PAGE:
Some members have left Newbury, including several Belgian ladies, who worked regularly for a time.

The objects worked for were very numerous, 24 in all, and included the following:

1. Reading War Hospital, twice.
2. Newbury District Hospital, 9 times.
3. Newbury War Depot, 6 times.
4. Miss Power’s Hospital, once.
5. General Hospital No. 18, France (to Miss Hayne), once.
6. The Minesweeper Newbury, 7 times.
7. HMS Conquest (to Lieut. Burgess), once.
8. Submarine F3 (to Lieut. Burgess, once).
9. The Navy League, 3 times.
10. Dr Heywood’s Hospital, Malta, once.
11. Malta and Near East Special Red Cross Appeal, once.
12. Dr Heywood’s Hospital, Rouen, twice.
13. Dr Heywood’s Hospital, Stationary, No. 3, France, 12 times. Extra parcels were often sent to Dr Heywood’s Hospital at other times.
14. Ripon Camp Hospital (Dr Mackay), twice.
15. French Red Cross, twice.
16. French War Emergency Fund, 11 times.
17. National Committee for Relief in Belgium and Northern France, twice.
18. Belgian Red Cross, once.
19. Italian White Cross, twice.
20. Russian Prisoners of War, once.
21. Serbian Relief Fund, 7 times.
22. Syria and Palestine Relief Fund, 5 times.
23. Air Raid victims in London, once.
24. Soldiers’ Children Aid Committee, twice.

Making 73 meetings in all.

The many grateful letters received are too numerous to quote, but each one showed clearly how much the recipients appreciated the parcels of well made clothing despatched from Newbury. Not only were new clothes sent, but many gifts of garments slightly worn, but in good condition were also sent to various Societies. These were received with special thankfulness for the many refugees in France, Belgium, and Serbia, and as the work of repatriation in some of these terribly devastated regions will have to be carried on for months to come, parcels might still be forwarded from time to time if members cared to collect for them.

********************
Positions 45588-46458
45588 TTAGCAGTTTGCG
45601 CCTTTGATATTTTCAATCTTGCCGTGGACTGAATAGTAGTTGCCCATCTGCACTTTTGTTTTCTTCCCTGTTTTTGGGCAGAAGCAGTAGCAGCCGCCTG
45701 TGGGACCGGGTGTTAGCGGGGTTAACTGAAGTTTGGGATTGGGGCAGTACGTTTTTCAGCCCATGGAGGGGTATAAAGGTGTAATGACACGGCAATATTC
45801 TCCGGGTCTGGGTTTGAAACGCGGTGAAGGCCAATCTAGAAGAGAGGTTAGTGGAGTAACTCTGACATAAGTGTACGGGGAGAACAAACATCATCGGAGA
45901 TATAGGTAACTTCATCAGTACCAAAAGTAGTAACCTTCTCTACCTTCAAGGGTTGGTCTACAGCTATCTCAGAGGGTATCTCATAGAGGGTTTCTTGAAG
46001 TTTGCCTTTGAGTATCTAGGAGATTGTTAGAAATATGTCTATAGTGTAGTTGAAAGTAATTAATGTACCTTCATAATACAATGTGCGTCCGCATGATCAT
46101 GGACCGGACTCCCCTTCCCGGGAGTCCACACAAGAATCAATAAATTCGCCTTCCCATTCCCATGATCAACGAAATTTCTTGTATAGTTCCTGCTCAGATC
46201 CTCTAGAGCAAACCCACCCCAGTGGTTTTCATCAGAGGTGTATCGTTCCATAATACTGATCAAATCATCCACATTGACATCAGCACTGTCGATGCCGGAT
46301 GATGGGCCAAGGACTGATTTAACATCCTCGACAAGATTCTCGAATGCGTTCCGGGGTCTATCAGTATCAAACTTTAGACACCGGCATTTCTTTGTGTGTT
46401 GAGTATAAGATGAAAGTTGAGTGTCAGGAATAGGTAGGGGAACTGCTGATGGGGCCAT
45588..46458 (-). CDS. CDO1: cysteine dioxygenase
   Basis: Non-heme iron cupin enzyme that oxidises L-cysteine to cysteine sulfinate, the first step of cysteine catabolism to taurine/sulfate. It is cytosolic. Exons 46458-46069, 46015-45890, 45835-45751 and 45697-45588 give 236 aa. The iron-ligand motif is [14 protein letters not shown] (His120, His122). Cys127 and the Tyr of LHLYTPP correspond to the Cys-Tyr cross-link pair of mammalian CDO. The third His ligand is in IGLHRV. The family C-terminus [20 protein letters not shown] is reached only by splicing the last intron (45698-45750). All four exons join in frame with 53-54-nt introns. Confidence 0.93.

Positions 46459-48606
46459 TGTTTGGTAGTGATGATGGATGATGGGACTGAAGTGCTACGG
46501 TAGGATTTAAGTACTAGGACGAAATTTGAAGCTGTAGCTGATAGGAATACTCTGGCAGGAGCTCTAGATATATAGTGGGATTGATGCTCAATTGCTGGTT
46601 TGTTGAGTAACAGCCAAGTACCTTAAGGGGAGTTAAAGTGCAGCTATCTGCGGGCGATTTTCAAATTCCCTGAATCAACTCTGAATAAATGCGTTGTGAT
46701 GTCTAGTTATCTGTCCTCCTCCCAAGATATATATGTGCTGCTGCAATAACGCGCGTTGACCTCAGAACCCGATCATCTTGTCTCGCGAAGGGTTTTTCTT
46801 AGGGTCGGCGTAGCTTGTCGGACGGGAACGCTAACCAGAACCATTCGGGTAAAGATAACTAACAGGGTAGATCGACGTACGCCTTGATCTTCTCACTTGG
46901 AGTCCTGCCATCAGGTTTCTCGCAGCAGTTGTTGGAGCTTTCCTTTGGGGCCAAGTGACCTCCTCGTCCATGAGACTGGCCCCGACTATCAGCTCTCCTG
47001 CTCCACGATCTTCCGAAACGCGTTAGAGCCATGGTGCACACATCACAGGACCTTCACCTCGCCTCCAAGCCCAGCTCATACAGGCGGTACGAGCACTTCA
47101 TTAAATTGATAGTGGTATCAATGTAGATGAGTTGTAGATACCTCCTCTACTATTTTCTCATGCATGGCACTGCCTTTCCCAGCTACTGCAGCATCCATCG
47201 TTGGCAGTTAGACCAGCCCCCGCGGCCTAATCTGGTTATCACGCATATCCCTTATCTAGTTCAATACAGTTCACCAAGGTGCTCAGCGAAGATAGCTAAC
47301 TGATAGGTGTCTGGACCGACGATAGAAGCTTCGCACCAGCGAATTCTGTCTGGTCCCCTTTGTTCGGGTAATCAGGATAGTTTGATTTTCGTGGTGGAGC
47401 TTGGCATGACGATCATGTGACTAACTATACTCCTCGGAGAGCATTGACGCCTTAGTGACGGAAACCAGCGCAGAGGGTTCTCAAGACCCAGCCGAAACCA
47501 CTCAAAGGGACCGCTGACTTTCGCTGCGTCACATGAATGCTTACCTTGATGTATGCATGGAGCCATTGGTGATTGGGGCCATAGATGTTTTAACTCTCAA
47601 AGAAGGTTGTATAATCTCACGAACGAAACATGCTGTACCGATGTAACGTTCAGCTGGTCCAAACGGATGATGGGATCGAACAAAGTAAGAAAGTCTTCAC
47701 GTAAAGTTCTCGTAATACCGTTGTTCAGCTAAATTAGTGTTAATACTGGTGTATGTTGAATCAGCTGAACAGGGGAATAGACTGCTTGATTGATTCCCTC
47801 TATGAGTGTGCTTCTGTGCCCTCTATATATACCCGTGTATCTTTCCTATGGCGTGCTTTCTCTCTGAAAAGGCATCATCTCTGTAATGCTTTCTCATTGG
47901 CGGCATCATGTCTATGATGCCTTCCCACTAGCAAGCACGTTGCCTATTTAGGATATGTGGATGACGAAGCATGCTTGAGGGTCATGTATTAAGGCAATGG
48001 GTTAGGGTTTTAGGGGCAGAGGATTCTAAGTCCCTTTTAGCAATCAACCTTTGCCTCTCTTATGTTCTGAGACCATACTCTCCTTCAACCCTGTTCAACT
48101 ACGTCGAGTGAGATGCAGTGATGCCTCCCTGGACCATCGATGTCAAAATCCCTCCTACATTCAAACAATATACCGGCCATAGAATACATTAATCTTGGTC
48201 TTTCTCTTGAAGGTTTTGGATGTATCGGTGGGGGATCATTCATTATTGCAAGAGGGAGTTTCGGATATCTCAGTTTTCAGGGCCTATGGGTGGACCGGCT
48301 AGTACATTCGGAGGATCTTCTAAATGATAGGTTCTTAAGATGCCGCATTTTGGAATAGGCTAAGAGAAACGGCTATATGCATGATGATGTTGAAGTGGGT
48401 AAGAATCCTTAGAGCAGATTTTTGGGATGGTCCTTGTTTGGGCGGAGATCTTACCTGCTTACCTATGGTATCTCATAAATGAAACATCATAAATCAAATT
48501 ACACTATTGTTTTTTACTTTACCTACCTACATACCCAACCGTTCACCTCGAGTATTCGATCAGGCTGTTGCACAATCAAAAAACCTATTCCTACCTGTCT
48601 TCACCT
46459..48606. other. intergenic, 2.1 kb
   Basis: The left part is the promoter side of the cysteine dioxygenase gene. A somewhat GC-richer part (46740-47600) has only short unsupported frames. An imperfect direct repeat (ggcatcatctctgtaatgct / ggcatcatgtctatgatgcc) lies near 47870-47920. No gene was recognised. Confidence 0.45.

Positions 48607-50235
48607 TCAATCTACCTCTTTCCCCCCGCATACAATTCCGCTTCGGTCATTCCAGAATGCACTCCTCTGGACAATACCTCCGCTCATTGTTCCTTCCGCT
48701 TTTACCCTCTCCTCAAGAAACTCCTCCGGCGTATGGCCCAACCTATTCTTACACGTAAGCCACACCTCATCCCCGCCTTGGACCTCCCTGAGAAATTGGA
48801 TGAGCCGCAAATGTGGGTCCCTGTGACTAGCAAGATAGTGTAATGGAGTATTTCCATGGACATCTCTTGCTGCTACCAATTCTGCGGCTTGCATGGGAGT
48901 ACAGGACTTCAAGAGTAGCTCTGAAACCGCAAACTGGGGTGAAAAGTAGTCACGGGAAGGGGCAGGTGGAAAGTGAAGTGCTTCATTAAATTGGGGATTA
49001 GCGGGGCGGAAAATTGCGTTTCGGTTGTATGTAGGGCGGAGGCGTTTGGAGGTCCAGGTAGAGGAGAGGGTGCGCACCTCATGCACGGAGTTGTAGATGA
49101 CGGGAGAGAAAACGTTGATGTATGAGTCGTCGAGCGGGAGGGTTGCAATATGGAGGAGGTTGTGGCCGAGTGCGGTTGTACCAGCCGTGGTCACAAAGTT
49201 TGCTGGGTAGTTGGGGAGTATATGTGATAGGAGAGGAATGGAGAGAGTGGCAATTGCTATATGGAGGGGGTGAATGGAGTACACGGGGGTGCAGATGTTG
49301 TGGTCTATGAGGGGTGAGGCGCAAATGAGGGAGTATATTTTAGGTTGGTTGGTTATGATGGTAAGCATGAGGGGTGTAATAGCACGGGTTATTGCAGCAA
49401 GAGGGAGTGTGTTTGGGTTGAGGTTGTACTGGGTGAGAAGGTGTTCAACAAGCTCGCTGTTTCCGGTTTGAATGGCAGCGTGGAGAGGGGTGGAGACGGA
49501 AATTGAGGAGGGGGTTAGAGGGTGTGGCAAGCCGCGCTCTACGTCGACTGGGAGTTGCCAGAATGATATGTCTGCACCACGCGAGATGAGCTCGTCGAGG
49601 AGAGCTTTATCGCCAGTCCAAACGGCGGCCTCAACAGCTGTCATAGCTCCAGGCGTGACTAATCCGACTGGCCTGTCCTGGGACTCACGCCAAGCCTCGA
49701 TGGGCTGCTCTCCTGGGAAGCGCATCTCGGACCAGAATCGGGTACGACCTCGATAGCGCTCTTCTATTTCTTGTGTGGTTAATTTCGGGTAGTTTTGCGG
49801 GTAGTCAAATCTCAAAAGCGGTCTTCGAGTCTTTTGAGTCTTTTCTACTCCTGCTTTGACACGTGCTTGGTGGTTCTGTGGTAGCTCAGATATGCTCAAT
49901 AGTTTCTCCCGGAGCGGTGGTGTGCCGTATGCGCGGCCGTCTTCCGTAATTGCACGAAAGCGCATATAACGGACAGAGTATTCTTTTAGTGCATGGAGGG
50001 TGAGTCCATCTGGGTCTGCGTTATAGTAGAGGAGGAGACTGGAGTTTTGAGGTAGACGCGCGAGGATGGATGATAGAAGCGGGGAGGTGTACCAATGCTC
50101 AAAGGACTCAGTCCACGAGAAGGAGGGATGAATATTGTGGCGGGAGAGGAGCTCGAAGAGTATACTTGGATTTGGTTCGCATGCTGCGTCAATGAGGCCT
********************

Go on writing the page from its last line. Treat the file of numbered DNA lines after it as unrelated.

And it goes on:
Thanks are specially due to those members who were kind enough to continually lend their sewing machines for ten meetings, and to several who undertook from time to time cutting-out at home.
The sum of £92 7s 8d was collected in donations and subscriptions, and was expended in flannel, flannelette, linen, twill, sheeting, muslin, gauze, lint, and cotton wool, which were all worked up into about 2,653 different articles, comprising, roughly speaking, the following:

735 treasure bags, 386 bandages, 376 miscellaneous things (such as washers, dusters, hot water bottle covers, table napkins, etc), 253 children’s garments, 210 men’s shirts, 177 knitted articles (socks, helmets, mufflers, operation stockings, etc), 128 collars and ties for hospital wear, 108 men’s vests and other underclothing, 106 women’s underclothing and blouses, 86 towels, 68 pillow cases and sheets, 20 pair steering gloves (leather palms): total 2,653.

The pleasant fellowship in which the members worked so untiringly through many months of anxiety and trouble for the alleviation of the sufferings of others, may well have strengthened not only parochial and personal ties, but also many wider ones with those they were privileged to help.

Newbury parish magazine, April 1919 (D/P89/28A/14)

Our hearts are all lighter because the War is, we hope, finally closed by this Armistice